Chaucer used boughten in "Troilus and Criseyde," but that doesn't mean it's a word you should use today. Here's the deal on bought versus boughten.
This week, a friend who goes by Lucky Strike on Twitter asked me about the word boughten. LuckyStrike’s English teacher said boughten can be used in passive sentences such as “This is something they have boughten me before.” And although you can say that, and in some dialects people do say it, it’s definitely not Standard English.
Boughten May Have Been More Common in the Past
Boughten was sometimes used in the past, but today it’s only used in certain dialects (Northern and North Midland) or sometimes poetically. Other than that, it’s considered wrong.
Merriam-Webster’s Dictionary of English Usage calls boughten “rustic and uneducated.” The editors also have an unusually hard time pinning down boughten’s past use. Usually they’re great at describing how words were used in the past, but here, they say they couldn’t find significant proof that it was widely used in the past even though some sources say that it was.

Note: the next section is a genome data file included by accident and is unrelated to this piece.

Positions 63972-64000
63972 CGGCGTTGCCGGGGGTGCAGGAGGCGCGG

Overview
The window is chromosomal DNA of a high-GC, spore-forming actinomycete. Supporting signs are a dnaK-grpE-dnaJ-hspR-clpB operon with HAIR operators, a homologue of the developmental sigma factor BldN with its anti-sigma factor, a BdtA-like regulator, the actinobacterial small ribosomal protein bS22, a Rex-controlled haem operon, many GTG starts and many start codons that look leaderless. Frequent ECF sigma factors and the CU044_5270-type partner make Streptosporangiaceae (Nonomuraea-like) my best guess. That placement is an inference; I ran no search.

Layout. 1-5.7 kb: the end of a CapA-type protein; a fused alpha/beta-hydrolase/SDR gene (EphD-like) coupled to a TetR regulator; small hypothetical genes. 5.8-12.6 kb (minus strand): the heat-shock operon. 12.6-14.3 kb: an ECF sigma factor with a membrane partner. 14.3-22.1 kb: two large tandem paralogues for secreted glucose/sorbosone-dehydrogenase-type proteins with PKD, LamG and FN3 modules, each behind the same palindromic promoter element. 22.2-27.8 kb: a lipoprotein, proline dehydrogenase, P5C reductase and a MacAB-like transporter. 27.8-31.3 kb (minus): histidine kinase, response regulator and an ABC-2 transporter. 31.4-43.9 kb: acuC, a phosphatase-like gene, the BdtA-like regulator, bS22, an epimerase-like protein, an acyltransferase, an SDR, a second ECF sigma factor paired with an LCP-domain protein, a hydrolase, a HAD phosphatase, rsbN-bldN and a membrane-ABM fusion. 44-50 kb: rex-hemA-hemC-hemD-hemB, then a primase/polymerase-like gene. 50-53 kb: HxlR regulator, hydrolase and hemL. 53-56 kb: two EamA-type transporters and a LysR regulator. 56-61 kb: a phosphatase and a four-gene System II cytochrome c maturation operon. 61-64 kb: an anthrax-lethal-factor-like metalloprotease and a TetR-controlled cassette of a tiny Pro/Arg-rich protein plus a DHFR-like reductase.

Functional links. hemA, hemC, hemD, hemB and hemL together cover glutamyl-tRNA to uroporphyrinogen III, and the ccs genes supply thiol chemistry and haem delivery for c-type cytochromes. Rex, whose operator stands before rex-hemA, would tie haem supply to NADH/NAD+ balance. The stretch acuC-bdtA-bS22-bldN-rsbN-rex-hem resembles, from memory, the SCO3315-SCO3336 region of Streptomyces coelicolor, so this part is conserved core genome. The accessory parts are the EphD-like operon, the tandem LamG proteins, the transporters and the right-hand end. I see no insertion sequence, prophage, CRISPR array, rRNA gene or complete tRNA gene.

Use Bought Instead of Boughten as a Past Participle
Bought is the standard past participle of the verb buy, so to fix LuckyStrike’s sentence, you’d say, “This is something they have bought me before.”
Use Store-Bought Instead of Boughten as an Adjective
Sometimes people also use boughten as an adjective to describe something they got at the store as opposed to something they made at home. In that case, store-bought is a better choice: I’ll bring a store-bought cake.
-En Participles Were More Common in the Past
Although I don’t feel confident that boughten was ever common in American English, I did find some interesting examples of other archaic -en participles in old British English. Mark Spurlock pointed me to an example of Chaucer using boughten, and I found a book that said Shakespeare liked to use -en participles. For example, he used thoughten, sweaten, and moulten (to describe a bird that had moulted). And the Oxford English Dictionary compares boughten to foughten, which they list as an obscure and rare form of fought that usually shows up in the phrase foughten fields. For example, their most recent citation is from J.G. Edwards in 1866, and it reads “You will doubtless live to see…many foughten fields.”
-En Adjectives in Set Phrases
Finally, archaic words often survive longer when they are in set phrases. For example, we only use bated in the set phrase bated breath where it means “abated,” and this has happened a few times for adjectives that end in -en. In his World Wide Words entry on boughten, Michael Quinion points to set phrases such as graven images and misshapen bodies.